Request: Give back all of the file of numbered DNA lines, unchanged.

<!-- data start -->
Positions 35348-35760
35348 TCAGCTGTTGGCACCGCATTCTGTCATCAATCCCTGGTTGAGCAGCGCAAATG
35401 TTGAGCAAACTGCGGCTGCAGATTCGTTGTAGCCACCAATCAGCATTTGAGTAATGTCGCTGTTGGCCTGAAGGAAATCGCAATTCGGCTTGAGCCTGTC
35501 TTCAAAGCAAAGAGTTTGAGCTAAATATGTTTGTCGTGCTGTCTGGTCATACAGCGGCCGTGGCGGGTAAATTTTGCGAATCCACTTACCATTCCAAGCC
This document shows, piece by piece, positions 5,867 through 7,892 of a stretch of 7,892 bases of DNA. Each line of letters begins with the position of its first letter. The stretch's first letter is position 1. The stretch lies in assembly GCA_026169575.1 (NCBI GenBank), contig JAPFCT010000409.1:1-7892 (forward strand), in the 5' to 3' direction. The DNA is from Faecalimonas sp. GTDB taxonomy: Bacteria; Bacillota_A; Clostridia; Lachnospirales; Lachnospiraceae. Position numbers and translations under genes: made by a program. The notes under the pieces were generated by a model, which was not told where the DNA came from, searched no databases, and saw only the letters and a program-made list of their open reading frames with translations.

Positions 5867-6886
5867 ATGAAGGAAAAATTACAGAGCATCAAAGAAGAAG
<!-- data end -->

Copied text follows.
Positions 35348-35760
35348 TCAGCTGTTGGCACCGCATTCTGTCATCAATCCCTGGTTGAGCAGCGCAAATG
35401 TTGAGCAAACTGCGGCTGCAGATTCGTTGTAGCCACCAATCAGCATTTGAGTAATGTCGCTGTTGGCCTGAAGGAAATCGCAATTCGGCTTGAGCCTGTC
35501 TTCAAAGCAAAGAGTTTGAGCTAAATATGTTTGTCGTGCTGTCTGGTCATACAGCGGCCGTGGCGGGTAAATTTTGCGAATCCACTTACCATTCCAAGCC
This document shows, piece by piece, positions 5,867 through 7,892 of a stretch of 7,892 bases of DNA. Each line of letters begins with the position of its first letter. The stretch's first letter is position 1. The stretch lies in assembly GCA_026169575.1 (NCBI GenBank), contig JAPFCT010000409.1:1-7892 (forward strand), in the 5' to 3' direction. The DNA is from Faecalimonas sp. GTDB taxonomy: Bacteria; Bacillota_A; Clostridia; Lachnospirales; Lachnospiraceae. Position numbers and translations under genes: made by a program. The notes under the pieces were generated by a model, which was not told where the DNA came from, searched no databases, and saw only the letters and a program-made list of their open reading frames with translations.

Positions 5867-6886
5867 ATGAAGGAAAAATTACAGAGCATCAAAGAAGAAG